Moving the kettle in concentric circles, Kuempel pours a quick, narrow stream of water over the ground coffee — just enough “to get it wet and blooming, to give it a start.” He lets it sit for 45 seconds, then pours again — more concentric circles, “trying to hit all the grounds evenly to ensure an even extraction of flavors.”

“Oh yeah,” he says, tasting this latest mug. “You get some nice nuttiness with Gamut, and a little of those lemony essences that I like.”

Setup No. 4: Weekend Warrior (About $880)

This gear is for those willing to lavish time and expense in pursuit of the ultimate brew: “Really nice equipment,” Kuempel comments. “You’re going to be making coffee just like in a café.”

He pours Chromatic Gamut beans into a Baratza Sette 270W grinder, a high-performance machine that “weighs the coffee as you grind it and gives you a great grind profile.” He grinds 21 grams and shows off the results: a rich reddish brown, earthy.

He heats the water in a Stagg EKG+ kettle; it has a variable temperature control as well as Bluetooth capability. He moves the ground coffee to a high-quality, white paper filter made by Hario. That sits inside a Hario V60 glass dripper. That sits on top of a glass carafe.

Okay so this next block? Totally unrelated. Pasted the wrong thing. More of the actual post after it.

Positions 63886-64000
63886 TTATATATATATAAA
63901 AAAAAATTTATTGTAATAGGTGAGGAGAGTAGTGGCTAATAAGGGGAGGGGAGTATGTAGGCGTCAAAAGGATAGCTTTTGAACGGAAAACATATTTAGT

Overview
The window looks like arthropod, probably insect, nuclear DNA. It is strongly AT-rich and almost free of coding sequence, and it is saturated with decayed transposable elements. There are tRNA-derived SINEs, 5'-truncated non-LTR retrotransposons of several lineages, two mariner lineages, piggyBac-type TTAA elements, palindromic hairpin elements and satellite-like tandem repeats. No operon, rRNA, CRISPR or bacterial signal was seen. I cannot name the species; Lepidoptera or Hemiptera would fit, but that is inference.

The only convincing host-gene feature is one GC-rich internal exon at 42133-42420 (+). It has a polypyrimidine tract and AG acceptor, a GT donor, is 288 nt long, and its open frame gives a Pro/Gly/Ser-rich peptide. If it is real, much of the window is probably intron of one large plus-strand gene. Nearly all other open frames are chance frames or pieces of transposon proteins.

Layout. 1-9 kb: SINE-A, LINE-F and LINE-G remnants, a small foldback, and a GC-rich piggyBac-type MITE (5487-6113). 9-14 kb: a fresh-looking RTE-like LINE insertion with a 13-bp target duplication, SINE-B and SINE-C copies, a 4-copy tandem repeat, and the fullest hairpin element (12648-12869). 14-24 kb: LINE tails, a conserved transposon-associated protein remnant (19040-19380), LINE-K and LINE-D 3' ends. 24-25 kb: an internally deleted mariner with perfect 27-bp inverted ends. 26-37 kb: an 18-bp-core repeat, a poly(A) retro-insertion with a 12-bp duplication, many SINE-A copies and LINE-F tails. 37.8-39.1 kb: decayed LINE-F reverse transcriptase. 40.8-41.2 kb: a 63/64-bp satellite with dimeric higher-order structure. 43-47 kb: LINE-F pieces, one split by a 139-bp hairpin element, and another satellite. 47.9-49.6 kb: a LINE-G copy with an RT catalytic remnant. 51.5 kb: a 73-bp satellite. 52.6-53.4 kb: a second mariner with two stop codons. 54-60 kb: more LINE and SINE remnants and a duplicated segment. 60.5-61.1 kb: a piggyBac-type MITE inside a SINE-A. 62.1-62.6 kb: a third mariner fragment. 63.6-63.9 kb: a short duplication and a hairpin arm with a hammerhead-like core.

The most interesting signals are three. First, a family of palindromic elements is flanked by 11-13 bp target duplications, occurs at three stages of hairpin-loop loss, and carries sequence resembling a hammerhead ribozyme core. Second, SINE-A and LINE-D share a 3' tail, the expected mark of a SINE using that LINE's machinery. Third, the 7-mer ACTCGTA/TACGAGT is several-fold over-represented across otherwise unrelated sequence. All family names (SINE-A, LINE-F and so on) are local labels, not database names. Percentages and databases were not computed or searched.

Once again, Kuempel moves his kettle in concentric circles, emphasizing that each cup is an experiment. In fact, at every stage of the brewing process, there are variables to be played with: “You’re learning to extract the nuance — how to be a pro.”

He tastes the coffee: “Wow!”

Note: Products mentioned in this article are recommended by Jeremy Kuempel. Prices may vary, depending on where you purchase items.

Source : http://www.news-herald.com/article/HR/20171012/NEWS/171019764